As coastal state Rhode Island has also had an important history in shipping and shipbuilding. It may be a short coast, but the state has enough coast line to have been a big player in ports, shipping, and the making and repairing of ships. Especially beginning around the time of World War II, the construction of ships of all types involved a lot of asbestos. For a long time it was used in almost every room and component of a ship, largely to provide fire proofing and insulation, but also to add strength to materials without adding much weight

U.S. Navy veterans have some of the highest rates of mesothelioma because of working in and around ships. Shipyard workers in Rhode Island, both military and civilian, were exposed to asbestos for years. The result has been high numbers of mesothelioma and other asbestos-related diagnosis in these kinds of workers, many decades after the exposure occurred.

Schools and Public Buildings

Asbestos was also heavily used in construction and many older buildings are still laced with asbestos. This is not always a hazard; as long as the asbestos remains contained and undisturbed it will not release fibers into the air. In Rhode Island, unfortunately, there have been incidents of public buildings, including schools, in which the asbestos was not properly maintained and both children and adults were at risk of getting sick.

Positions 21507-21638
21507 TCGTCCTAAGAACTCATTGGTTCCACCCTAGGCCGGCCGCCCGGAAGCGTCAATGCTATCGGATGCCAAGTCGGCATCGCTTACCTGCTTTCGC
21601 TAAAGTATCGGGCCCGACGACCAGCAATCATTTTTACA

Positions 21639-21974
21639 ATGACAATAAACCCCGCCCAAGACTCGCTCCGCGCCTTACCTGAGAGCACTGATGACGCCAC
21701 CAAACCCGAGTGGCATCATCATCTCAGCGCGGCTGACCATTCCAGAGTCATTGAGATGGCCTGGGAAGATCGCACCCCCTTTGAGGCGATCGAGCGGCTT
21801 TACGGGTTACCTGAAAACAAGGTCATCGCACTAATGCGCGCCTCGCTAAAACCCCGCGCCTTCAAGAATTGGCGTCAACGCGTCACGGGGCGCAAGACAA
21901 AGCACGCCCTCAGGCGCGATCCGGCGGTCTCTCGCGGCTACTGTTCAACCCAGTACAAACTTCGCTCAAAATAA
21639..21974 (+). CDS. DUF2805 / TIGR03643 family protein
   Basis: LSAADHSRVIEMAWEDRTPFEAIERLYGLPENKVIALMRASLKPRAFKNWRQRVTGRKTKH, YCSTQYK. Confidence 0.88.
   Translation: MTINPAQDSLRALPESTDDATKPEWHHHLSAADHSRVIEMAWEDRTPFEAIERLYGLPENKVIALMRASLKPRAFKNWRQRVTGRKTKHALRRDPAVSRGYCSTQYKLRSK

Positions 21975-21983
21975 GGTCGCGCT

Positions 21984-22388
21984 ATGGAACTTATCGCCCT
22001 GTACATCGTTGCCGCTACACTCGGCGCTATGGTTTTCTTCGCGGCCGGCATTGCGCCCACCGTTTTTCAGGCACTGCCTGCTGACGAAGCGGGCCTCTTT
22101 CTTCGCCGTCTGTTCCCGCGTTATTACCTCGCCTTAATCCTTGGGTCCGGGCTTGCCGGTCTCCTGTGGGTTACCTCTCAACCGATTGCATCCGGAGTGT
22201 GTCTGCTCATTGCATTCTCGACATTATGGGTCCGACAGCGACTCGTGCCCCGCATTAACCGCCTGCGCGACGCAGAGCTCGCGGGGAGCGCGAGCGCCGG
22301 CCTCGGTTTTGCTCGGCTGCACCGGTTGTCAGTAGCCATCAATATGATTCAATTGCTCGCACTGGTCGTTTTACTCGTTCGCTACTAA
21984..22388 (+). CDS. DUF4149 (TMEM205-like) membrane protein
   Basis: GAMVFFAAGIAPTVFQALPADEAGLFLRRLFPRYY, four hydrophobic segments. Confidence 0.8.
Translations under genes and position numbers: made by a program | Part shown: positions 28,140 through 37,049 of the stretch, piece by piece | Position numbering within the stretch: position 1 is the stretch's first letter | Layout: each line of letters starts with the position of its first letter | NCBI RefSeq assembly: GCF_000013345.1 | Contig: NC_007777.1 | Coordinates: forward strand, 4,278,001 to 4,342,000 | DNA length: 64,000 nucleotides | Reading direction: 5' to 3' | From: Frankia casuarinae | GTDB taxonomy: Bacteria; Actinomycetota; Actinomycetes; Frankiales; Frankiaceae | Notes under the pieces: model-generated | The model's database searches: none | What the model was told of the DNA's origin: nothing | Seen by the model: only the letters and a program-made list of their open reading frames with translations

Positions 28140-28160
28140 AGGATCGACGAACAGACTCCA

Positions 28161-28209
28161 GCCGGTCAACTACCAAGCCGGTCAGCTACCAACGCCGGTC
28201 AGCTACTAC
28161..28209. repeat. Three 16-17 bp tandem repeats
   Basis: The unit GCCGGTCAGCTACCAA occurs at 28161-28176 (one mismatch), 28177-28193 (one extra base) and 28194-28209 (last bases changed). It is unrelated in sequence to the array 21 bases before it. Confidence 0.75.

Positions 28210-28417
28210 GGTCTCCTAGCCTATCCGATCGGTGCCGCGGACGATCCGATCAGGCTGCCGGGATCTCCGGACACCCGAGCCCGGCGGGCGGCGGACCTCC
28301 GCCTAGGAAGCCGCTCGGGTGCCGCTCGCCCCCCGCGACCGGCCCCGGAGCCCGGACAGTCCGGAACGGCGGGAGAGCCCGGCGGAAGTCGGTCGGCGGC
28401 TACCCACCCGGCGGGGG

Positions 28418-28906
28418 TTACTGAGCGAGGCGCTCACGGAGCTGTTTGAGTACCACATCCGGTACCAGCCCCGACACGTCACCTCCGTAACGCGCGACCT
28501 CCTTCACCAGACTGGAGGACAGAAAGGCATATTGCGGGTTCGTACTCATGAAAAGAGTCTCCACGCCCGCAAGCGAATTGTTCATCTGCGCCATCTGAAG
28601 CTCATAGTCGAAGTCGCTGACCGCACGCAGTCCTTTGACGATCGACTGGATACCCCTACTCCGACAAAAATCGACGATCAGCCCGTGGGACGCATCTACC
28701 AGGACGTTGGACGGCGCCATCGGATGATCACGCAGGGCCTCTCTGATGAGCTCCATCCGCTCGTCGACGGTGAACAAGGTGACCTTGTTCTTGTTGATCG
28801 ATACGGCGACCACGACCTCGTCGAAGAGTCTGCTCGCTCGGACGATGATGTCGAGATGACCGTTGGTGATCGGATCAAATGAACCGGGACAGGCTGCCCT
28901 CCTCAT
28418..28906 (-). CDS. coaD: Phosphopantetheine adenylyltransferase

Once of these incidents occurred at a Department of Education building. The National Institute for Occupational Safety and Health was called in to address asbestos concerns and found friable asbestos around the boilers and insulating furnaces and pipes. There were also fibers of asbestos in the air. In 1990 three schools were found to have put teachers and students at risk of asbestos exposure for over a year. Old tiles that had been ripped up without consideration for asbestos proved to be the source and the schools had to be shut down for cleanup.

Other Sites in Rhode Island with Asbestos

In addition to these specific industries, including shipbuilding, textile mills, and older public buildings, there have been many other sources of asbestos exposure in Rhode Island. A few of those known to have had asbestos and to have put workers and others in harm’s way are:

  • Narragansett Electric Lighting company, Narragansett and Providence
  • Union Railroad Company, Providence
  • S. Naval Air Station, Quonset Point
  • Allied Chemical, Providence
  • Armstrong Contracting and Supply Corporation, Cranston
  • Quincy Dye Works, Woonsocket
  • Newport Naval Base, Newport
  • Owens Corning, Aston

Rhode Island Asbestos Laws